Target Delight Instead of Satisfaction | How to Drive Delight the Mercedes-Benz Way

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This is the final post in the series, “How to Drive Delight the Mercedes-Benz Way.” 

In my book, Driven to Delight: Delivering World-Class Customer Experience the Mercedes-Benz Way, I detail how Mercedes-Benz leaders transformed their customer experience through a clearly defined set of strategic objectives. The goal of those objectives was to transcend customer satisfaction and instead deliver customer delight. So, what are the differences between customer satisfaction and delight and why did Mercedes-Benz set delight as their goal?

As a consultant involved in the Mercedes-Benz “delight” transformation, here’s my take on distinctions between customer satisfaction and delight:

  • Satisfaction involves meeting customer expectations while delight involves exceeding them.
  • Satisfaction is a rational process of assessing outcomes. It is a byproduct of calculations from our frontal lobes.
  • Delight is an emotional process and activates the limbic system.  Delight emerges from feeling positively surprised. A common delight utterance is “wow.”
  • Satisfying experiences are easily forgotten. They fade into the background. Delightful experiences, by contrast, are easily remembered.
  • Satisfying experiences are seldom shared. Delightful experiences are seldom kept to oneself. Many of them get reshared, and some go viral.
  • Delightful experiences are typically the result of teamwork and usually reflect small gestures as opposed to heroic efforts.

So now that we’ve defined the terms, let’s look at why you might want to shoot for delight.

Consumer research shows that up to 75 percent of customers who stop doing business with a company were satisfied or even “very satisfied” when they left. Clearly, when Mercedes-Benz dealers dissatisfy customers – those customers are likely to leave. Unfortunately, when Mercedes-Benz satisfies them – that didn’t ensure that they are going to return or recommend the luxury automaker. By contrast, when brands like Mercedes-Benz satisfy and deliver positive emotions, customers report higher engagement levels that predict repeat business and referrals. To put a finer point on it, Alan Zorfas and Daniel Leemon, published powerful research findings in a Harvard Business Review article, aptly titled An Emotional Connection Matters More Than Customer Satisfaction.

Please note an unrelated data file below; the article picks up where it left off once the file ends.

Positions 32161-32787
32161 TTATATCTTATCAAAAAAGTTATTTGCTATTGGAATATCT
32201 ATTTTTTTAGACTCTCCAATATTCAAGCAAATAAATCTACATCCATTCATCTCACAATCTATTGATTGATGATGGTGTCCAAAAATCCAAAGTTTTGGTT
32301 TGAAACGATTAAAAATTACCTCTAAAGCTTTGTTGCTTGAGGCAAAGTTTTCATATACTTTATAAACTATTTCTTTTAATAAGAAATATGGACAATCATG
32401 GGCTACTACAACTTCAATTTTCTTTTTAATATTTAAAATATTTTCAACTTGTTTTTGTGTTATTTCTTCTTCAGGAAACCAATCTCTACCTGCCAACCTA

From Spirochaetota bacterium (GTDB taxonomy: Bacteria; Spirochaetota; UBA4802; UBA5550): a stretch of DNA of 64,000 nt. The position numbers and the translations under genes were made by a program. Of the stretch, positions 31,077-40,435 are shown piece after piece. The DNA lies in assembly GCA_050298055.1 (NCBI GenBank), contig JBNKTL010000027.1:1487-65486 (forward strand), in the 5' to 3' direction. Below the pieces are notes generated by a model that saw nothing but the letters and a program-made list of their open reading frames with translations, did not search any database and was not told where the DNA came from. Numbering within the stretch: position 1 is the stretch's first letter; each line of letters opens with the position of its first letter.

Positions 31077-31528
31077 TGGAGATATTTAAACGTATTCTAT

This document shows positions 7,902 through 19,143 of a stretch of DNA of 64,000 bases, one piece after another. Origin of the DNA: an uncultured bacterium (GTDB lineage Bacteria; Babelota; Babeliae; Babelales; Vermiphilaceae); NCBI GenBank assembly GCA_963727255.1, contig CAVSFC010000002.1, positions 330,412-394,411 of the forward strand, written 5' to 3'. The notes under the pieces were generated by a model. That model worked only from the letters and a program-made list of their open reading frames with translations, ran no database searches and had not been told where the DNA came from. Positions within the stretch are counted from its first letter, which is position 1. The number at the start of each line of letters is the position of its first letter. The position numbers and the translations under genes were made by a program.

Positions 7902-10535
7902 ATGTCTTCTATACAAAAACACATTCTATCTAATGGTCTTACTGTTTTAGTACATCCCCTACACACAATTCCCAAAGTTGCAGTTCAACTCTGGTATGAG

In that article Zorfas and Leemon note:

“Our research across hundreds of brands in dozens of categories shows that the most effective way to maximize customer value is to move beyond mere customer satisfaction and connect with customers at an emotional level…On a lifetime value basis, emotionally connected customers are more than twice as valuable as highly satisfied customers. These emotionally connected customers buy more of your products and services, visit you more often, exhibit less price sensitivity, pay more attention to your communications, follow your advice, and recommend you more – everything you hope their experience with you will cause them to do. Companies deploying emotional-connection-based strategies and metrics to design, prioritize, and measure the customer experience find that increasing customers’ emotional connection drive significant improvements in financial outcomes. The customer experience is a critically important driver of emotional connection.”

Bringing the Zorfas/Leemon research in line with the Mercedes-Benz approach, delight is viewed as an essential ingredient in customer loyalty. More specifically, leaders at Mercedes-Benz looks at loyalty as a mix of:

  • “Getting it right” (delivering exactly what customers want throughout their journey)
  • “Making it easy” and convenience (reducing the overall effort required for customers to get their needs met)
  • Forging a personal emotional connection that results in “delight” (an emotional reaction that occurs when you and your colleagues pleasurably exceed customer expectations)

Given the Mercedes-Benz approach to driving delight, here are this week’s challenge questions:

  1. Are you measuring customer satisfaction or delight?
  2. How emotionally connected are your customers? Is the strength of that connection producing more purchases, more visits, and less price sensitivity?
  3. What are you doing to “get it right,” “make it easy,” and forge personal emotional connections with your customers?

I hope you’ll consider purchasing a copy of Driven to Delight or if you already own it, I’d appreciate you taking the time to write a review on Amazon. You can also schedule a time to talk about delighting your customers every time. As you pursue world-class customer experiences, I hope you will be Driven to Delight.

2 COMMENTS

  1. Always enjoy your work, Joseph. I’ll be looking out for the book. In South Africa, and my understanding of the rest of the world, car dealerships really have a long way to go in terms of great CX. Good one!

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